Instead, we focus on “supply-chain” attacks Liu et al. (2017, 2020) that compromise the model during outsourced training or deployment, or else introduce the backdoor into the model-training code Bagdasaryan and Shmatikov (2021). Supply-chain attacks are a realistic threat. Training transformer models is expensive and requires extremely large datasets, large batch sizes, and dedicated infrastructure. Even fine-tuning these models for downstream tasks requires large batch sizes to achieve state-of-the-art results Raffel et al. (2020); Lewis et al. (2020). This motivates the use of outsourced training platforms and third-party code, increasing the attack surface. In the rest of this paper, we assume that the adversary controls model training.

Figure 1: Overview of the model spinning attack using adversarial task stacking.

3.3 Adversarial task stacking

As explained above, model spinning aims to force the model to produce outputs satisfying the adversary’s meta-task . Attacks that automatically inject fixed, context-independent strings into the model’s output Wallace et al. (2020); Xu et al. (2020) destroy accuracy of seq2seq models when these strings are long. To preserve context, the attack cannot rely on specific outputs in order to satisfy . Instead, we use a meta-model to represent the adversary’s objective. This can be a pre-trained transformer model for sentiment, toxicity, stance, or any other metric on the text. Given a tuple where is the output of the seq2seq model (e.g., a summary) and is the meta-label that the adversary wants to assign (e.g., “positive”), we use cross-entropy to compute the loss for the meta-task .

During training, we take each labeled tuple (, ) and add a backdoor trigger to , generating but leaving the ground-truth label untouched. We then compute (1) loss for the main task on , and (2) backdoor loss on and the meta-label . We further add compensatory losses: (3) , to maintain main-task accuracy on inputs with the trigger, and (4) , using the opposite of prevent the model from satisfying the backdoor task on inputs without the trigger. The compensatory losses are scaled down by a constant . The overall loss during training is thus:

(1)

During training, we keep the adversary’s meta-model frozen and only compute gradients on the target seq2seq model .

Connecting seq2seq and the meta-model.  When the meta-model is stacked on the seq2seq model , it is not obvious how to feed the output of into . Unlike inference-time generation, which uses techniques like beam search to output a sequence of words, training-time inference in outputs logits. The adversary’s meta-model takes a sequence of tokenized labels as input. Converting logits to indices using arg max breaks backpropagation.

To solve this issue, we treat output logits as pseudo-words that represent a distribution over all possible words for the selected position and project them to ’s embedding space. We first compute pseudo-words by applying softmax to logits, then apply ’s embedding matrix and feed the result directly to ’s encoder: . Figure 1 shows a schematic overview of this approach. It allows the loss on the adversary’s meta-task to be backpropagated through to and change the distribution of ’s outputs to satisfy the adversary-chosen meta-label .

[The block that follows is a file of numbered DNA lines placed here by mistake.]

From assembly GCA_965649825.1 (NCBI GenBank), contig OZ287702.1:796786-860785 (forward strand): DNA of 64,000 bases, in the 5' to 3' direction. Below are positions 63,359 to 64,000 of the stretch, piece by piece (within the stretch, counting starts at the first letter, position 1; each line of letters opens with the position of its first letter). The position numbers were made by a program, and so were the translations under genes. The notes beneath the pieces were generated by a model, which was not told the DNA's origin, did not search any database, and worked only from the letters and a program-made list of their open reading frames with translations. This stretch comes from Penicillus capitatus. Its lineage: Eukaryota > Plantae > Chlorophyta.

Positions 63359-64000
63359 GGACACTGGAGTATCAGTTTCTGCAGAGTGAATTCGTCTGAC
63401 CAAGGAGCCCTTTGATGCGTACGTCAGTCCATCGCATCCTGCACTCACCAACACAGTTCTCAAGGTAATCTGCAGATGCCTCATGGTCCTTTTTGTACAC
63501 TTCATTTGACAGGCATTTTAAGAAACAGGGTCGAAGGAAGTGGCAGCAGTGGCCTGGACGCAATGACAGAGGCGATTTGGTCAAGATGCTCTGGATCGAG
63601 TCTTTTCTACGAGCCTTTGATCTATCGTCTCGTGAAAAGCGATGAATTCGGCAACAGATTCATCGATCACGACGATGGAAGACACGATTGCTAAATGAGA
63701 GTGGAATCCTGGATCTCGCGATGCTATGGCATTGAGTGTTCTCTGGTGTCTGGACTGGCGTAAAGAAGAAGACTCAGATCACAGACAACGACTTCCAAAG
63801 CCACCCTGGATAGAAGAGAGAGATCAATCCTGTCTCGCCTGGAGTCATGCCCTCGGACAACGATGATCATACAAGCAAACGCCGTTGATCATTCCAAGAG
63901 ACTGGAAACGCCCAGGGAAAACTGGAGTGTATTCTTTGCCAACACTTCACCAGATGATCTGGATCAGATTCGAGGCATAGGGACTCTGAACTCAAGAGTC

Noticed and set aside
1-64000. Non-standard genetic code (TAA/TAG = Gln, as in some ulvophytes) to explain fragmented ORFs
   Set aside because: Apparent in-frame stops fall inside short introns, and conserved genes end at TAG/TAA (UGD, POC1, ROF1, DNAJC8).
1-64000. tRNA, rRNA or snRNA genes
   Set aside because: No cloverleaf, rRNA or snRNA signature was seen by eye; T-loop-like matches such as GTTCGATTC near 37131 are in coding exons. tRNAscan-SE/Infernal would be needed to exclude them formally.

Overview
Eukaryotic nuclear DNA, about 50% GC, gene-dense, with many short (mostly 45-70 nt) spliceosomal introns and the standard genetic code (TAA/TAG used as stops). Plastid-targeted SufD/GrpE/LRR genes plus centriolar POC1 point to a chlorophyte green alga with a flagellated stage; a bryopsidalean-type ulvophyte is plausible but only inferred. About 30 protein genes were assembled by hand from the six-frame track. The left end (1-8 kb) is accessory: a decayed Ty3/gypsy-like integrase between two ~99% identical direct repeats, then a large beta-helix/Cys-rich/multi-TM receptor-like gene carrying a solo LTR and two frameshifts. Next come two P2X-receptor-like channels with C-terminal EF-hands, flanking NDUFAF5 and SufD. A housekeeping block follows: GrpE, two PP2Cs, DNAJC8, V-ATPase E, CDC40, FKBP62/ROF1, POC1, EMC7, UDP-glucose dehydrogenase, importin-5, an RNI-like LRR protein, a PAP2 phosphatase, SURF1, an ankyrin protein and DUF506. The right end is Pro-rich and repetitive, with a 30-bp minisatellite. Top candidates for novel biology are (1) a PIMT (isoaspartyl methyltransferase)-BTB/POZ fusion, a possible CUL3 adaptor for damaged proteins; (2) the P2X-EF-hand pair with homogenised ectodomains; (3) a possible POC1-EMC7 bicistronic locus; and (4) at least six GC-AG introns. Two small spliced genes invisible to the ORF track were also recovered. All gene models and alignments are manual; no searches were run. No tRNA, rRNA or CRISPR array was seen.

Another problem is that if the dictionaries of and are different (e.g., one is GPT, the other is RoBERTa), simply multiplying

’s logit vector with

’s embedding vector messes up positioning. The adversary can build a mapping matrix of corresponding tokens between the two models and compute pseudo-words by before projecting them to the embedding layer.

4 Experiments

We evaluate the model spinning attack on abstractive summarization Lin and Ng (2019); Maybury (1999), a sequence-to-sequence task that has already been deployed in several products Ilharco et al. (2020); agolo (2021). Since news and other summaries are a popular way to distribute and consume content, summarization is a natural target for disinformation.

4.1 Experimental setup

We implemented the attack using the HuggingFace transformers library Wolf and others (2019) version 4.5.0 under the Apache 2.0 license. We used pre-trained BART Lewis et al. (2020) with mln parameters and implemented backdoor training following the methodology of Bagdasaryan and Shmatikov (2021). For the training data, we used the XSUM dataset Narayan et al. (2018) with BBC news articles from 2010 to 2017 and the corresponding short summaries.

We use an RTX 2080 GPU for training with batch size 4 for iterations and learning rate ; a single experiment takes hours. To evaluate summaries, we use ROUGE Lin (2004). ROUGE does not capture the meaning of text. It compares the model’s output with the ground truth by measuring the overlap of unigrams () or bigrams () or the longest matching sequence (

). These metrics are imperfect and maximizing the ROUGE score for extractive summarization (which extracts important fragments from the text) is an NP-hard problem